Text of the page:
Friday, September 11, 2009

Where Were You?

I can't believe it has been eight years since the horrible tragedy of September 11th struck our nation. It's crazy to think so much time has gone by and so much has happened in my life, and yet, it feels like yesterday. I can remember every detail of that morning.

I was getting up for the morning, preparing to head to my Spanish class on campus when my phone rang. "Turn on your TV, we're under attack!"

This is all I heard and I struggled to understand the words because I had just gotten up, and was still somewhat groggy. But I made my way over to the little 13" TV in my room and started to view what looked like could only happen in movies. Crazy.

Phone rang again. It was my friend Darla (who always blows things out of proportion) but she was in a panic yelling "Don't go to school today!"

The strange thing about the whole situation is that I wanted to go to school that day. I wasn't afraid because really, when is something like this ever going to happen to little ole Utah? I know I shouldn't say that, because really, something this horrible could happen at any given moment. But for some reason, I felt safe in Utah. Far far away from the horror happening on the east coast. And I wanted, needed to go to school that day to be with others. I didn't want to stay home alone in my apartment with the TV on. I wanted to be on campus surrounded by my friends, with people to talk to about the strange and horrific events that were occurring.

I remember driving to campus and looking up at the sky. Not a plane in site. The sky was completely empty. It was an odd, ghost-town like feeling.

I arrived on campus and went to my 9:00 Spanish class. My teacher was so flabbergasted at what was going on that she just stood up in front of the class talking about how awful this was. Then she started talking about things that had happened in her own country, when she was a little girl. She lived in Central America and had seen horrible things. But somehow, what she had seen didn't compare to what I saw that morning, in my own country. On American soil. I remember my teacher so upset and frustrated with the whole thing that she was rambling on and on slipping back and forth from Spanish to English.

When class got out, I went over to the student center and gathered around the big screen in the lobby with other students. We sat there and watched CNN for probably three hours. I don't remember much else from that day. I know I called my family. Even though they too were safe in Utah, I needed to hear their voices and tell them I loved them.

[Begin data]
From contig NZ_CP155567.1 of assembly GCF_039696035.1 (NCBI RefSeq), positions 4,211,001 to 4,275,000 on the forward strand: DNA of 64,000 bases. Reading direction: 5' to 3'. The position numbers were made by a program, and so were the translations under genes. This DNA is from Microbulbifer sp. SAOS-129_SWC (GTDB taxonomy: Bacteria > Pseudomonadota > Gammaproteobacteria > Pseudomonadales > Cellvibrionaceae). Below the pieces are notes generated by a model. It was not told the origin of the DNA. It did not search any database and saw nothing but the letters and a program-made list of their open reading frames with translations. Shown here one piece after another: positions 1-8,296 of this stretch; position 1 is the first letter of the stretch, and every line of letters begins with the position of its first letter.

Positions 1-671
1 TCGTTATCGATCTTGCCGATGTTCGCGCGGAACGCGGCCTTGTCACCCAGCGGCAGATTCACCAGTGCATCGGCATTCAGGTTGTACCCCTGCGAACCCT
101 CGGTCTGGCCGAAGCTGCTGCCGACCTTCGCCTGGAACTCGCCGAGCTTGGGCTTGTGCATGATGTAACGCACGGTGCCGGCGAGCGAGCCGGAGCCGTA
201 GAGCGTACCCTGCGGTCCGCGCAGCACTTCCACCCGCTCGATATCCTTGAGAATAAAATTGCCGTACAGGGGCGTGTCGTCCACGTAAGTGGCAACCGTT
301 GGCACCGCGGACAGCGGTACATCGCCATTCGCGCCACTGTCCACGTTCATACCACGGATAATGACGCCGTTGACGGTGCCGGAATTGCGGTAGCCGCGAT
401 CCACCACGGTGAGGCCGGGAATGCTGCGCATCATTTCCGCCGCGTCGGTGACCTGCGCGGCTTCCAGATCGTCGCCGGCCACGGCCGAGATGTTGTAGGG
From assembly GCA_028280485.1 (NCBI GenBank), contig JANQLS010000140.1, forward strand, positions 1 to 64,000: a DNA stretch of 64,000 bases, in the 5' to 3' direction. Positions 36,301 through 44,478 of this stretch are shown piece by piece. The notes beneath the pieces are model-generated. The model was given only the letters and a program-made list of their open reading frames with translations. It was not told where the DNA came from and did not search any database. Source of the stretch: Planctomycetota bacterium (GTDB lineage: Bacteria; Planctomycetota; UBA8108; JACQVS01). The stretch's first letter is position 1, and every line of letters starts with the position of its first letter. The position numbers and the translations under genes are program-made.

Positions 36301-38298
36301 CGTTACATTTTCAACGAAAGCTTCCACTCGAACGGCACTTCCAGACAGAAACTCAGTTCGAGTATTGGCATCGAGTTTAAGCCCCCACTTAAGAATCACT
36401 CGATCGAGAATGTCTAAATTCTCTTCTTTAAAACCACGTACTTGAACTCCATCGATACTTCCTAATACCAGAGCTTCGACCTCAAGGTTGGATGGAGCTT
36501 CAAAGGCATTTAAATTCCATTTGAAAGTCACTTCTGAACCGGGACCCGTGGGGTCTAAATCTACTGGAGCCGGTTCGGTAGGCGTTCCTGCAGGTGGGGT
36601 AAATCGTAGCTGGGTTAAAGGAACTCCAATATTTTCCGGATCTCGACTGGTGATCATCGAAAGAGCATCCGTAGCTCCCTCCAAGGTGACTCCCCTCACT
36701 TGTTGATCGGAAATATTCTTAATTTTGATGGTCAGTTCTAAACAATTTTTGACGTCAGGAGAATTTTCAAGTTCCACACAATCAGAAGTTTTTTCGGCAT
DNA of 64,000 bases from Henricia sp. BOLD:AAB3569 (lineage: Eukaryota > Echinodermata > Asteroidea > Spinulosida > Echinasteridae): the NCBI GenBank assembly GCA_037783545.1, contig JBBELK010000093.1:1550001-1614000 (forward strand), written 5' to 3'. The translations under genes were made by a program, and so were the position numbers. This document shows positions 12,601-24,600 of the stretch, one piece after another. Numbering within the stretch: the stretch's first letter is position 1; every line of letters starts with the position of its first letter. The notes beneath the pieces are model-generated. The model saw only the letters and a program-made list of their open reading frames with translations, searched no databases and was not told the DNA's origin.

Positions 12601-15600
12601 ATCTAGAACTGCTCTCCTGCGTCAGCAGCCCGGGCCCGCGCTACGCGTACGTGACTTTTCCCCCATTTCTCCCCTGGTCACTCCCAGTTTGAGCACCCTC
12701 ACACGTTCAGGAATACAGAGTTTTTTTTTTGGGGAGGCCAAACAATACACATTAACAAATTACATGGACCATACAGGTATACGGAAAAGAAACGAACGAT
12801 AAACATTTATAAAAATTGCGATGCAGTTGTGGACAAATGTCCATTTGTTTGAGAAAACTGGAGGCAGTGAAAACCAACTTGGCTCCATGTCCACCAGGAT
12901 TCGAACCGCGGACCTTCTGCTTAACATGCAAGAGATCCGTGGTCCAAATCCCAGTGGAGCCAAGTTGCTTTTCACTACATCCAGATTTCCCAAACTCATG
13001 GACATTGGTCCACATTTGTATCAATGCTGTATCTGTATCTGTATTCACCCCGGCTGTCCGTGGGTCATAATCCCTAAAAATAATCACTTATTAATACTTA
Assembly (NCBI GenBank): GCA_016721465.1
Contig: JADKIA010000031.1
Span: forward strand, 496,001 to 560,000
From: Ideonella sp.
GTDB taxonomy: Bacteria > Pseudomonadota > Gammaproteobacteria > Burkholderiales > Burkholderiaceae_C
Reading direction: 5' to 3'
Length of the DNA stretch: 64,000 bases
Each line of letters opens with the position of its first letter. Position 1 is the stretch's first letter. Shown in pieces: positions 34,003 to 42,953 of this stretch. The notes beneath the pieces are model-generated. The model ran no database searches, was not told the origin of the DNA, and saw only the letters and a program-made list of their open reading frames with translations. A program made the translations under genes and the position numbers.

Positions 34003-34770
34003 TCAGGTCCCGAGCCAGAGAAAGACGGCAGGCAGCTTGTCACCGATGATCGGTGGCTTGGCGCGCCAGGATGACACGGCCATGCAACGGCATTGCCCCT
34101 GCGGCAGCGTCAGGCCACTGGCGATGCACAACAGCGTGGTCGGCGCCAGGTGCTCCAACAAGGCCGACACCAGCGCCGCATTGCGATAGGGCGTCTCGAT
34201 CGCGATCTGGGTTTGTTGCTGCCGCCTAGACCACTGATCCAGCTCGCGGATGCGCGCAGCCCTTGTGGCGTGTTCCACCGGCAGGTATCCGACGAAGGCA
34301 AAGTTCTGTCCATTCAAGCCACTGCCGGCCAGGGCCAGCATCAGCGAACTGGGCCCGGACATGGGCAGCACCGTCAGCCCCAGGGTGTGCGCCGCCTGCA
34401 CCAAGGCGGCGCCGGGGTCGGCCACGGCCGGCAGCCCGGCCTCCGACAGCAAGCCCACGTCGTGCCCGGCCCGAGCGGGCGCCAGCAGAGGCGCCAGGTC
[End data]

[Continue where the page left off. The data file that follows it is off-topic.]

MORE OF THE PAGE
What is so strange to think about is that Michael, who I obviously didn't know at the time, was in Washington DC working just across the water way at the Marine Corps Museum. He was close enough to see the smoke. He was there. Where one of the planes had hit. I had no idea then, how connected I would be to this tragedy. Had I been married to Michael then, knowing how close he was, I'm sure I would have had a much different experience on that day.

Later that same year in March, I visited Ground Zero. There was nothing to see other than a pit of rubble, and two old iron beams that remained in the form of a cross after the towers fell. I was lucky enough to see the towers in 1994 and 1996 when I had visited previously. I have personal photos taken of New York's beautiful, but now altered, skyline. And in 2002, I saw what was no longer there.

I know I'll tell my children about this. I know one day they'll come home from history class and open the pages of their text book up and there will be a picture of the towers burning, and the rubble that would soon follow their collapse. I know they'll ask me what I was doing that day, and if I remember. And I do remember. And they'll ask me where I was and I'll tell them I was safe in Salt Lake. And then they'll ask Daddy where he was, and he'll have to tell him how close he was, and what he saw. And they too will realize how they are connected to something that happened before they were even born.

I do remember. And I always will.

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